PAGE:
New Pluralsight course: Indexing for Performance

It’s been a while coming but it’s worth the wait! Kimberly’s latest Pluralsight course has been published – SQL Server: Indexing for Performance – and it’s a monster 7 hours long and full of extensive demos. The modules are: Introduction Row-based vs. Column-based Indexes Row-based Index Concepts Choosing the Clustering Key Clustered Index Internals Nonclustered Index Internals […]

On index key size, index depth, and performance

In my Insider newsletter a couple of weeks ago, I discussed how index fragmentation is often considered when designing indexes, but index depth often isn’t. In the newsletter I said I’d do a more comprehensive blog post with some data, so this is it. Fanout and Index Depth The index depth is determined by the fanout of […]

Low priority locking wait types

[Edit 2016: Check out my new resource – a comprehensive library of all wait types and latch classes – see here.] SQL Server 2014 (and Azure SQL Database V12) added some cool new functionality for online index operations to allow you to prevent long-term blocking because of the two blocking locks that online index operations […]

New course: Index Fragmentation Internals, Analysis, and Solutions

My latest Pluralsight course has been published! It’s called SQL Server: Index Fragmentation Internals, Analysis, and Solutions and is just over 2.5 hours long. The modules are: Introduction Index Structure and Index Uses Types of Index Fragmentation Causes of Index Fragmentation Detecting Index Fragmentation Avoiding Index Fragmentation Removing Index Fragmentation Check it out here. We now […]

How would indexes on AG readable secondaries work?

Last weekend there was a suggestion on the MVP distribution list about having temporary nonclustered indexes on AG readable secondaries, in the same way that you can have temporary statistics on them. I replied that in my opinion it would be extremely difficult to do that, and said I’d blog about why. Here’s my explanation. […]

Are mixed pages removed by an index rebuild?

This is a question that came up this morning during our IE1 class that I thought would make an interesting blog post as there are some twists to the answer. The first 8 pages that are allocated to an allocation unit are mixed pages from mixed extents, unless trace flag 1118 is enabled. See the following blog […]

Online index rebuild corruption bug in SQL Server 2012 SP1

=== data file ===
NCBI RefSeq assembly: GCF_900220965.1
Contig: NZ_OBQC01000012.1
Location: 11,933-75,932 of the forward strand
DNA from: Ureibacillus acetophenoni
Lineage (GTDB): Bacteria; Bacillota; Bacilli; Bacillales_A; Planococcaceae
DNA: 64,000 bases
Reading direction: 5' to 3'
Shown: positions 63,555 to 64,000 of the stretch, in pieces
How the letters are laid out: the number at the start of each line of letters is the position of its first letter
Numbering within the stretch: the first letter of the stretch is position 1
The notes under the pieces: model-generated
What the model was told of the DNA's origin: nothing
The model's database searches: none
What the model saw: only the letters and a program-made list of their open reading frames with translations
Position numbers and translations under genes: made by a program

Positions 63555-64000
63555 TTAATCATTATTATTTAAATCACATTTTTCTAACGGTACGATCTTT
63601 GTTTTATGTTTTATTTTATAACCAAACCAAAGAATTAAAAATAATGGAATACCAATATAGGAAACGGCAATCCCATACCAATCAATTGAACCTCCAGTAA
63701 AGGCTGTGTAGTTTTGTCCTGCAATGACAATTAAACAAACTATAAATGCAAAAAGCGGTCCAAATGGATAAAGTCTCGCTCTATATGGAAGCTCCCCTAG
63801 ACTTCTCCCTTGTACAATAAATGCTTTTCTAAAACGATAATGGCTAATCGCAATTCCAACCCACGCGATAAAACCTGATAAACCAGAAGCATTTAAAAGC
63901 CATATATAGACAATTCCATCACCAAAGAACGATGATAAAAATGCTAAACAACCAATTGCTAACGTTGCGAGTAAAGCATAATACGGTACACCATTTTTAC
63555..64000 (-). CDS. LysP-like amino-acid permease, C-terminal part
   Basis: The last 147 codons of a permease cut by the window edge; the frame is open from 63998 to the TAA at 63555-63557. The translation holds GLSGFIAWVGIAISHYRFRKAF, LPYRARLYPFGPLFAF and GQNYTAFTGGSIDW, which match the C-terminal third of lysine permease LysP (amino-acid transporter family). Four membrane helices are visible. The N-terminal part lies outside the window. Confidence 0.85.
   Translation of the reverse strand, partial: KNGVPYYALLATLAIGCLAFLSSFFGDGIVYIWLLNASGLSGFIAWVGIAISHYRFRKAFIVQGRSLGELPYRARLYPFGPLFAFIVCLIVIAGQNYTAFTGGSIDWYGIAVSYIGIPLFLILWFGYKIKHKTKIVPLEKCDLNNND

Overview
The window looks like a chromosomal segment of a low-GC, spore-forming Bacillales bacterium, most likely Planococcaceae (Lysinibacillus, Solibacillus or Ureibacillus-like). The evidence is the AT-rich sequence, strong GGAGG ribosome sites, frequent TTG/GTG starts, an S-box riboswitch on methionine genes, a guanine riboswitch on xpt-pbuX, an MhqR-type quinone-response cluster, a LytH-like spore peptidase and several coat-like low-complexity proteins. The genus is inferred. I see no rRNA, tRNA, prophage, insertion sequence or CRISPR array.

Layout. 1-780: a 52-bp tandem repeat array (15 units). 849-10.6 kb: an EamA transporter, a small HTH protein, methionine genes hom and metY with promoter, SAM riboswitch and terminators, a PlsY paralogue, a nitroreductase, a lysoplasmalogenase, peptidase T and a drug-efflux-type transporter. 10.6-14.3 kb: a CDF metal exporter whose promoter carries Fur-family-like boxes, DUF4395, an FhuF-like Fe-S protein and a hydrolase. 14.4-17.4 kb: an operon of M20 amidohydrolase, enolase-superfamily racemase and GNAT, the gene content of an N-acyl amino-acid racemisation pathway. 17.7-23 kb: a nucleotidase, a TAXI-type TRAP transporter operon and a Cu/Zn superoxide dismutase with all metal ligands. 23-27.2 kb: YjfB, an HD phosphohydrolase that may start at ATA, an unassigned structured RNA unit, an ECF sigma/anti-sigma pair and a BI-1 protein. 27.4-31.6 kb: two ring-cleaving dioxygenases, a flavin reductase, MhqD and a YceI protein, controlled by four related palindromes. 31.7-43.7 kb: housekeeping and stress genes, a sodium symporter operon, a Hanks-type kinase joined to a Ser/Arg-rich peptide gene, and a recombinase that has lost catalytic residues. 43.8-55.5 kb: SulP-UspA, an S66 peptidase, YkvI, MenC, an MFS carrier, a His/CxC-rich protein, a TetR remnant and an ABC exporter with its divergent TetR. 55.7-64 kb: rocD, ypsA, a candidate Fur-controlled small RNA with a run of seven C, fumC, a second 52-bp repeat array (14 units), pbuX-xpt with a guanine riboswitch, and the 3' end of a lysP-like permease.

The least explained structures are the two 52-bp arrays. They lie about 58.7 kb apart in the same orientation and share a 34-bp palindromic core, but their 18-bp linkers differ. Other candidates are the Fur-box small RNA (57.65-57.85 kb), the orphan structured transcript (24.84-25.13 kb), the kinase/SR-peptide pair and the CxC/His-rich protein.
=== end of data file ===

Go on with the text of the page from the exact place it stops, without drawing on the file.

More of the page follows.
This is a quick blog post to let you know about a bug in SQL Server 2012 SP1 that can cause data loss when performing index maintenance. The data loss issue can happen in some circumstances when you do a parallel online rebuild of a clustered index while there are concurrent data modifications happening on the table […]

DBCC CHECKDB performance and computed-column indexes

[Edit 2016: The team ‘fixed’ the problem in SQL Server 2016 by skipping consistency checking these indexes unless WITH EXTENDED_LOGICAL_CHECKS is used.] It’s no secret that DBCC CHECKDB has some performance quirks based on the schema of the database being checked and various kinds of corruptions. I was recently doing some scalability testing of DBCC […]

Tracking page splits using the transaction log

Whenever I’m teaching about index fragmentation I get asked how to track page splits proactively. This can be useful to discover fragmentation occurring in indexes you didn’t know had fragmentation problems, without running the sys.dm_db_index_physical_stats DMV (see here for how that works) against all the indexes in your databases. Today this came up multiple times, both in class and in […]

How are per-column modification counts tracked?

Earlier today there was a question on the MVP mailing list asking how SQL Server keeps track of per-column modification counts. From 2008 onwards, the hidden system table sys.sysrscols tracks modifications to table columns using the rcmodified column. The hidden system tables (introduced in 2005 when we rewrote the entire metadata management system) are only […]

Code to list potential cluster key space savings per table

Back in January I posted the results of the cluster key size survey I ran in 2011 and explained how the larger the cluster key is on your table, the more space is being wasted in all the nonclustered index rows. Check it out if you haven't already. I've finally put together the code that […]

How cluster key size can lead to GBs of wasted space

Back in November I kicked off a survey that had you run some code to get some details about your cluster keys, nonclustered indexes, and table size. I got results from more than 500 systems across the world, resulting in 97565 lines of data – thanks! The purpose of the survey is to highlight one […]

Survey: wasted space from cluster keys (code to run)

Continuing with my "index health" series, I've got another piece of code for you to run. This time I'm interested in the number of columns in your clustered indexes and the consequent amount of nonclustered index space used by the clustered index keys. Again, you're going to be really interested to see the results on […]